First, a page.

### 329

### 330

*2.3 External entropy density acceleration for glucose catabolism *

### 331

### 332

In this subsection, we calculate the external entropy density acceleration (EEDA) starting from

### 333

the corresponding REEDP calculated in [34,35]. The EEDA *ae*(*x*,*t*) = ∂*re*(*x*,*t*)/∂*t* includes two

### 334

contributions, namely *ae*(*x*,*t*) = *ae Q*(*x,t*) + *ae *exch(*x,t*). Here, *ae Q*(*x,t*) = ∂*re Q*(*x*,*t*)/∂*t* (*ae *exch(*x,t*)=∂*re exch*(*x*,*t*)/∂*t*)

### 335

is the acceleration contribution related to heat (matter) transfer between the cell and the intercellular

### 336

environment. The general expression for *ae Q*(*x,t*) reads:

### 337

### 338

### 339

(12)### 340

### 341

where *T*ic is the intercellular temperature and *dQ*/*dt* is the time derivative of the heat. Instead, the

### 342

general expression for *ae *exch takes the form:

### 343

### 344

### 345

(13)### 346

### 347

### 348

where *Nm k*is the number of moles of the *k*th product of reaction.

### 349

To calculate the *ae Q*contribution to EEDA, we recall the corresponding REEDP for respiration and

### 350

fermentation process [35]:

### 351

### 352

(14)### 353

### 354

### 355

where, *k*B = 1.3805 × 10-23 J/K is the Boltzmann constant, *N*m pr resp (*N m *pr ferm) is the number of moles of

### 356

the products in respiration (fermentation) process. Note the contribution proportional to 1/*t* on the

### 357

second member that breaks the time reversal symmetry [34] as occurs for the other rate contributions.

### 358

In principle, at small distances from the border of the cell (for small *x*) the term proportional to 1/*t* is

### 359

greater than the term proportional to 1/*t*2_{ resulting in a negative }_{r}_{e Q}_{ for the typical intercellular size. }

### 360

However, in our model, we have set ourselves under the hypothesis of large *x* and small *t* (1000 μs

### 361

<< 1 s) neglecting the term proportional to 1/*t* even close to the cell border yielding:

### 362

( ) ( )_{(}

_{)}( ) ( ) ( ) ( ) 1 2 2 kin 2 2 2 2 2 2 1

*n*

*n*

*ai r*

*n*

*x*

*x*

*L*

*x*α α α τ +∞ − +∞ ×

_{}

_{}

_{}

_{}

_{}

_{}

_{}

_{}

_{}

_{}

_{−}

_{}

_{}

_{}

_{}

_{}

_{}

_{}

_{}

###

###

###

*k* *k* *m*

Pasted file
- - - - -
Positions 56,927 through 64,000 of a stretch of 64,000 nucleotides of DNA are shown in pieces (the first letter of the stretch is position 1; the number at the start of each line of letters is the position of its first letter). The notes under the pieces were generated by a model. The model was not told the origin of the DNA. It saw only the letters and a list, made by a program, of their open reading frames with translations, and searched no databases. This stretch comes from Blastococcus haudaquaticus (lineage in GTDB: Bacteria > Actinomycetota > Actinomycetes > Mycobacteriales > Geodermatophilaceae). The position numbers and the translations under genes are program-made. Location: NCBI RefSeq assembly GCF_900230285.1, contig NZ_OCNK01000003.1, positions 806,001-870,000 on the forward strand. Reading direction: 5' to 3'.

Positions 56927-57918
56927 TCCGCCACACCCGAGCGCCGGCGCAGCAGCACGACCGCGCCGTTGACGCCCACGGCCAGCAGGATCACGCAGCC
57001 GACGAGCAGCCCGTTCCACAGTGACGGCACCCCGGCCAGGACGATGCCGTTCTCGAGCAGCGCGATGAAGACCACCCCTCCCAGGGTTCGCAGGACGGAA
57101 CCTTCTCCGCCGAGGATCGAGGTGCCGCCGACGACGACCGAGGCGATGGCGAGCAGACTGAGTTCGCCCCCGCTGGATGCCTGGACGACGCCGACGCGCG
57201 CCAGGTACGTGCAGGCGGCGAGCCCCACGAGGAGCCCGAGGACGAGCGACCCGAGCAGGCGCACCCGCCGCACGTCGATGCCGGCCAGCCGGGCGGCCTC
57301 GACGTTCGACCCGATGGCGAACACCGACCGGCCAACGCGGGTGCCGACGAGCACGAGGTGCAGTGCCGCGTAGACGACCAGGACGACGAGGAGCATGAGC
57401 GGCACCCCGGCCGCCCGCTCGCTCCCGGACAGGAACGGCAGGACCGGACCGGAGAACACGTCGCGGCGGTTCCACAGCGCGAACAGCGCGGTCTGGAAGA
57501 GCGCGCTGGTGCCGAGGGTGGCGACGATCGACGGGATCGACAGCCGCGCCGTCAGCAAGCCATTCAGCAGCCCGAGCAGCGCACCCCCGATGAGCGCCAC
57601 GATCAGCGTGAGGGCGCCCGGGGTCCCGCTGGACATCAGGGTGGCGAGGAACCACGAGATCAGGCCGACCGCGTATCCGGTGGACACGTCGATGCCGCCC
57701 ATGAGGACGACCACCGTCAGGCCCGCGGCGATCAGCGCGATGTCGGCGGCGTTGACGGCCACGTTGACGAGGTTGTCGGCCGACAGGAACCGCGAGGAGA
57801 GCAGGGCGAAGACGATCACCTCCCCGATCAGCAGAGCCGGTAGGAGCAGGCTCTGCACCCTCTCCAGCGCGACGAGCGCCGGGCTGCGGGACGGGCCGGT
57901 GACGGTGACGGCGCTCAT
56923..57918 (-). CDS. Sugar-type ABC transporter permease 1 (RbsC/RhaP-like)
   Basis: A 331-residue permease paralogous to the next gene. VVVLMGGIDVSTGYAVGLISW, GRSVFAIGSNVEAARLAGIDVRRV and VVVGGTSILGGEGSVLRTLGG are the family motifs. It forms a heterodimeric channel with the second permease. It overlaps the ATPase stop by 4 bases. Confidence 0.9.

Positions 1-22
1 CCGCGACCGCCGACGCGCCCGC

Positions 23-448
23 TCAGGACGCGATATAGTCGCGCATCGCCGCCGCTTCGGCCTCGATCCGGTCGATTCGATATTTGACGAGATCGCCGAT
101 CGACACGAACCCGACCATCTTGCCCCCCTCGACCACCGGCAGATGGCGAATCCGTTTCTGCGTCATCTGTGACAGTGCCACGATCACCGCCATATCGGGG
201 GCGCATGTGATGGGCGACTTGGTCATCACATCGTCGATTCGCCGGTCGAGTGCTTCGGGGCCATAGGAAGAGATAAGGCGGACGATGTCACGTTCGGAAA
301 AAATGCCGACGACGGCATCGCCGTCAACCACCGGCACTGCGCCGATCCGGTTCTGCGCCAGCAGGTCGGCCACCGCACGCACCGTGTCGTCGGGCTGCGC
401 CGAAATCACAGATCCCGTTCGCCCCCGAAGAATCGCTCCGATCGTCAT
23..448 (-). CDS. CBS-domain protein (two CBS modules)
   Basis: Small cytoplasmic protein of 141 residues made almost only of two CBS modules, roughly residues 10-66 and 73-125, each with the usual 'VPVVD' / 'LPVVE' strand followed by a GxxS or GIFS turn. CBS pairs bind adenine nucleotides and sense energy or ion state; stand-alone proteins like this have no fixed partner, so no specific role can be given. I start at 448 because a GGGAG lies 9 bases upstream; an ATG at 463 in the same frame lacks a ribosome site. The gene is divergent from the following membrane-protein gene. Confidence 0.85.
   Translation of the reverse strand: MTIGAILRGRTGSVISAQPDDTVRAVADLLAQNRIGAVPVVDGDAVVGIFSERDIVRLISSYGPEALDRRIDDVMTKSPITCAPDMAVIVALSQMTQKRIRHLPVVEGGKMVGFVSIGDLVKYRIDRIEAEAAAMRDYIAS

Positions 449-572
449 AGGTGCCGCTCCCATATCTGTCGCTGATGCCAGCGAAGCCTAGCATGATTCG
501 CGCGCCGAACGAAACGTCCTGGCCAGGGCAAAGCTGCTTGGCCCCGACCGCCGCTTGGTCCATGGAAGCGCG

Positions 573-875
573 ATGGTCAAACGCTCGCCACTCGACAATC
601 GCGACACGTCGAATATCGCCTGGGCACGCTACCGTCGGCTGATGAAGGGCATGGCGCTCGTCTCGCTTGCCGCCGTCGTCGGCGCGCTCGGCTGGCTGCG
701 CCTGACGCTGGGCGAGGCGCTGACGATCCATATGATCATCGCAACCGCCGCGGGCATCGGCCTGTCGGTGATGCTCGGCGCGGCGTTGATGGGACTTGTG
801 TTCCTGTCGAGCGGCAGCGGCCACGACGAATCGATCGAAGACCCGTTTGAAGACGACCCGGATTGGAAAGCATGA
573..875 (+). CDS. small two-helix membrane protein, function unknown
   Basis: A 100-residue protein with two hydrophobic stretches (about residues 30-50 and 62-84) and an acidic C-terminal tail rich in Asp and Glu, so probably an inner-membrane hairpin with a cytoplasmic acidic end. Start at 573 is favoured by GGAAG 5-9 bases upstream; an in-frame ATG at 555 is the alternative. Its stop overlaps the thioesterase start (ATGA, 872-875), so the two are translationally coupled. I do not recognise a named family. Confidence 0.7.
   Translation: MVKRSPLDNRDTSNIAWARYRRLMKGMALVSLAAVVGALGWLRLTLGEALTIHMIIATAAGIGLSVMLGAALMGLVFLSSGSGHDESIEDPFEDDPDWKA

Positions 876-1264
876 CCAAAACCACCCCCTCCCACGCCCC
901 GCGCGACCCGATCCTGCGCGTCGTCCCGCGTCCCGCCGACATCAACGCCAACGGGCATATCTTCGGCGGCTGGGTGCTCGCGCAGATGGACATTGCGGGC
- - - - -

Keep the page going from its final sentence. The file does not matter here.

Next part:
*N*

*k*

*L*
*-|x-* *|/L*

*π* *-t/τ*

*x,t* *e* *k* *ν* *u e* *N*

*T V*

*π*

*-κ* *n-* *t*

*π* _{L}

*n -* *e*

*π*

*n -* _{-}_{κ}_{n-}*π _{t}*

*L*

*π*

*L* _{L}

*e* *κ*

*n -* _{π}

*n *
*-L*
*e*
*n *
-0
Glucose
=1
cell

1 1 _{2}

= 4

2 1 2 - 1 sin 2 1

sin 2 1 _{2 1}

2 1

sin 2 1

2 1
=1
=1
( )
2
2
2
2
.
*n*
+∞
_{} _{} _{}_{}
_{} _{} _{}_{}
_{} _{} _{}_{}
_{} _{} _{}_{}
_{} _{} _{}_{}
_{} _{} _{}_{}

###

*-κ*2 1

*n-*

*πLt*

=1

( ) _{V} pr 1( ) 2_{t}

α α

−

*B* *A* *m*

*Q*

*r _{e}*

*x,t =*

*k N N*

*x - L*

*κ* *t*

*,*

2

2

cell 1 3

8

### ( )

_{( )}

1 1 .
V

*a* ∂ _{} _{}

∂ _{} _{}

*e Q*

*dQ*
*x,t =*

*t T x,t*_{ic} _{cell} *dt*

### ( )

_{( )}

pr ### ( )

exch

1

,

*a* ∂ _{} _{}

∂ _{}

###

_{}

*e* *m k*

*k*
*N*

*e*

*k*

*d N*

*x,t = -* *μ* *x,t*

### 363

### 364

(15)

### 365

### 366

This assumption has allowed us to get a positive *re Q* for any *x* outside the cell and any *t*. This means

### 367

that the entropy outside the cell increases because of the heat released by the irreversible reactions

### 368

occurring inside the cell but this increase leads to a decrease of the rate of entropy of the cell because

### 369

heat is removed from the cell. Hence, the EEDA *ae Q*(*x,t*) takes the simple form:

### 370

### 371

(16)

### 372

### 373

### 374

The total entropy density acceleration reads:

### 375

### 376

*aeQ*

*= w*resp

*aeQ*resp+

*w*ferm

*aeQ*ferm,

### (17)

### 377

### 378

with different weights for a normal and a cancer cell (See Section 3, Results).

### 379

Let us now calculate the last entropy acceleration contribution caused by irreversible exchange of

### 380

matter. To do this we recall the REEDP due to irreversible exchange of matter with the intercellular

### 381

environment during glucose catabolism [35]:

### 382

### 383

### 384

### 385

(18)

### 386

### 387

Here, *x*0 = 10 μm is a characteristic length having the size of a normal cell, *d*τβ (β=1,2 with 1 referred to

### 388

respiration and 2 to fermentation) is a characteristic time such that 1/*d*τ1 (1/*d*τ1) is 10-5 s-1 (10-4 s-1) of

### 389